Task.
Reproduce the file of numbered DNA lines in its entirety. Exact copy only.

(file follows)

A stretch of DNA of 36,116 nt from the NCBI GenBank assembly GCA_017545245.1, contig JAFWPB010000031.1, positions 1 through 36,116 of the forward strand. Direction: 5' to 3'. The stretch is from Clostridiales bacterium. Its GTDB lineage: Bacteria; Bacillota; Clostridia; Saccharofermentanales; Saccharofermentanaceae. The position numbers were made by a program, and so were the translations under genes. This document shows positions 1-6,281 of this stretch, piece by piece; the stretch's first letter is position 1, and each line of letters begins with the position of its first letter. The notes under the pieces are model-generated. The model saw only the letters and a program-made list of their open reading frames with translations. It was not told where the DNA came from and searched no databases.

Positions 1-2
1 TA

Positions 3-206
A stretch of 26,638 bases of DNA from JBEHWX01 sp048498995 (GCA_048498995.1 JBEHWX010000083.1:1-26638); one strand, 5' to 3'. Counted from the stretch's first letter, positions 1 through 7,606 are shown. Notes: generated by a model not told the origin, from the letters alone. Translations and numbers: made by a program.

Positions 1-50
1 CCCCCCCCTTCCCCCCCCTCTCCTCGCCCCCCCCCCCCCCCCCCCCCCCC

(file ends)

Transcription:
A stretch of DNA of 36,116 nt from the NCBI GenBank assembly GCA_017545245.1, contig JAFWPB010000031.1, positions 1 through 36,116 of the forward strand. Direction: 5' to 3'. The stretch is from Clostridiales bacterium. Its GTDB lineage: Bacteria; Bacillota; Clostridia; Saccharofermentanales; Saccharofermentanaceae. The position numbers were made by a program, and so were the translations under genes. This document shows positions 1-6,281 of this stretch, piece by piece; the stretch's first letter is position 1, and each line of letters begins with the position of its first letter. The notes under the pieces are model-generated. The model saw only the letters and a program-made list of their open reading frames with translations. It was not told where the DNA came from and searched no databases.

Positions 1-2
1 TA

Positions 3-206
A stretch of 26,638 bases of DNA from JBEHWX01 sp048498995 (GCA_048498995.1 JBEHWX010000083.1:1-26638); one strand, 5' to 3'. Counted from the stretch's first letter, positions 1 through 7,606 are shown. Notes: generated by a model not told the origin, from the letters alone. Translations and numbers: made by a program.

Positions 1-50
1 CCCCCCCCTTCCCCCCCCTCTCCTCGCCCCCCCCCCCCCCCCCCCCCCCC